Competition is tough. In a world where appearances are everything, your website should be your best asset (apart form the quality of your productservice)
- It’s the first thing a user, potential client, customer will see.
- Most people view from mobilestablets, if your site is old, it’s highly likely that it doesn’t render well on such devices.
- Older website design was focused on copy, text, information. Modern web design focuses on the user, what experiece they get, and how simple it is to navigate.
Things to watch out for:
- Modern font types, and large typography. Entrepreneurs in the last decade have been following a very simple rule in order to get investors pay attention to them: It’s Guy Kawasaki‘s 10/20/30 rule (ex Chief evangelist of Apple ) – in brief it’s 10 slides, 20 minutes, 30-point font – remember the last point. Users want it the easy way, no matter the age or their eyesight status.
- Large, full-width, full-screen photography. The era of the CTAs is dead. An impressive, deep photo creates a strong visual experience that attracts and encourages users to scroll. Let images tell your story rather than asking your user to read through some text.
- Avoid unnecessary elements such as shadows, 3D buttons – minimal is your new friend. And your users’ best friend.
- Hamburgers. Well, hamburger-menus. You need them, as you don’t know if your users land on your site on their phone or tablet. So make it easy for them to navigate within a few clicks – even on a mobile.
- Long scroll: yes, but with clear sections. These days a long scroll is acceptable (it didn’t use to). There are two reasons for it: it allows you to tell a story. Users are used to it due to mobile phones.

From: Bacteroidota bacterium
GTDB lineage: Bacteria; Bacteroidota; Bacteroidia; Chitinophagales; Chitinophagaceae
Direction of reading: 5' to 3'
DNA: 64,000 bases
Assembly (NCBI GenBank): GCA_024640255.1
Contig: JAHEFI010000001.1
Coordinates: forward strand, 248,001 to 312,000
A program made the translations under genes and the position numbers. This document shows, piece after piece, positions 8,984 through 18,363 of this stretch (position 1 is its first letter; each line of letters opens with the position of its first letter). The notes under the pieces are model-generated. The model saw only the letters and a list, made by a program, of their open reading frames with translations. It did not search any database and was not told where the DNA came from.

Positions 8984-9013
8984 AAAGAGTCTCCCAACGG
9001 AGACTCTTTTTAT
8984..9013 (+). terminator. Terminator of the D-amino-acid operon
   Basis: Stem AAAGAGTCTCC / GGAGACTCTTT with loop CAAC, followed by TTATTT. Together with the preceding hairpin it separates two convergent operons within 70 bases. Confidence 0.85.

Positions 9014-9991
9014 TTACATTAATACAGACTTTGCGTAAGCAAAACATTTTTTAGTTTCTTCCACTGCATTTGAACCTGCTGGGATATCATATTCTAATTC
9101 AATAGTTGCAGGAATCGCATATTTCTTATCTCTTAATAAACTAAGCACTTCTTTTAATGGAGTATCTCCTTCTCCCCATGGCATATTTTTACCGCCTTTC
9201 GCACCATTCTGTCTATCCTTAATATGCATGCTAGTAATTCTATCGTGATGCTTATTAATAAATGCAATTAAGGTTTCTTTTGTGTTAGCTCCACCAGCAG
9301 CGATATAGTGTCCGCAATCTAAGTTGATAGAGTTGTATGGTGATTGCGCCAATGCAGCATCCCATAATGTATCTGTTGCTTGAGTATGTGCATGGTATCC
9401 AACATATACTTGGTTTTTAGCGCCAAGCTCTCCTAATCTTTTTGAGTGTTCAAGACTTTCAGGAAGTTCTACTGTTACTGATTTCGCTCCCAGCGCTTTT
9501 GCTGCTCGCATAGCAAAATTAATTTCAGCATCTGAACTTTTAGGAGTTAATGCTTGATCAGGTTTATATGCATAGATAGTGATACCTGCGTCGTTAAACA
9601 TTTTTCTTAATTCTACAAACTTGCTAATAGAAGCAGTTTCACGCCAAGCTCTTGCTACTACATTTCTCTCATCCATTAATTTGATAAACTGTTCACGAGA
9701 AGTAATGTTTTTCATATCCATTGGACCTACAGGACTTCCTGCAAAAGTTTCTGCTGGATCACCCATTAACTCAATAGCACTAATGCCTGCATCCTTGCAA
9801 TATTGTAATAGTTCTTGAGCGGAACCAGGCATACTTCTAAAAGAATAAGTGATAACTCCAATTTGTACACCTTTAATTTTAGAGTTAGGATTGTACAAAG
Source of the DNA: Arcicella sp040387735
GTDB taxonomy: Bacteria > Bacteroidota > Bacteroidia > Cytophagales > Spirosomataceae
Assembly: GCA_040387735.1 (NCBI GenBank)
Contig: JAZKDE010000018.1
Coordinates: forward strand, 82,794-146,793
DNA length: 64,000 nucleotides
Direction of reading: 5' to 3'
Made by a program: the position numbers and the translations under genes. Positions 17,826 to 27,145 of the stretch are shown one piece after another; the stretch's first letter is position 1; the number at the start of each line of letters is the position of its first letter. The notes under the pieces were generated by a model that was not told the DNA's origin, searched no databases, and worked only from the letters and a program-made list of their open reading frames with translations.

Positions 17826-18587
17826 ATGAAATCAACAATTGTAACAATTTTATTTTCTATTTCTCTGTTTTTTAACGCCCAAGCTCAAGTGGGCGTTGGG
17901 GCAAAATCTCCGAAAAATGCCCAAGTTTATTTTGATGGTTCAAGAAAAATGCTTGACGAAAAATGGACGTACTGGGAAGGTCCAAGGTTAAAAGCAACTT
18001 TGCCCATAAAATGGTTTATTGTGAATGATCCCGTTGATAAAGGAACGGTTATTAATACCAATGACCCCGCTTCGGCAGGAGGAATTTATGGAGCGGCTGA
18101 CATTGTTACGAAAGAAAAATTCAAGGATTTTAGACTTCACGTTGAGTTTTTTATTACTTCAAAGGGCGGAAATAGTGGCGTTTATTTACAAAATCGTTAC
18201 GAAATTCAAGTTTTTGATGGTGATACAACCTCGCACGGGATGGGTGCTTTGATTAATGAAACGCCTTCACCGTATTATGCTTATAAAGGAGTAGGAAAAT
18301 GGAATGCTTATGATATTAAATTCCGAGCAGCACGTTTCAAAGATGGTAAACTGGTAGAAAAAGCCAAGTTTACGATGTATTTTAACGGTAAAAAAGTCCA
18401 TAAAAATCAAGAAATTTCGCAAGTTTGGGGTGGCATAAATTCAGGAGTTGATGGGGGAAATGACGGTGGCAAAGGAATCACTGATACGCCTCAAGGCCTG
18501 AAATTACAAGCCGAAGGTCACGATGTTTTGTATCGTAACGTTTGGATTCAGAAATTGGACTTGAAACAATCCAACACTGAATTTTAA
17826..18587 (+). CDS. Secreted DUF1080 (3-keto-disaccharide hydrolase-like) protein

- Rich animations: don’t keep your site boring. There are tons of animation of effects that you can apply to images as well as text, loading screens, menus, active vs inactive elements, hover info items and others. Anything to make the site a bit more entertaining.
- Responsive design. You don’t an iOS, Android and Windows app for your business – whatever this might be. All you need to do make sure your site responds to your user’s device dimensions so that the experience remains the same.
The first step is to understand why. The second is to make the decision. The third is to implement a new website (you can reuse your old content, just in a different look ‘n feel and structure). Our suggestion is to go with a platform that offers the flexibility of modern designs while maintaining sophisticated functionalities, integration to Google and social media. Such a platform is WordPress. In your new design, remember: be unique. Also remember: Art is whatever you can get away with – Andy Warhol. Good Luck.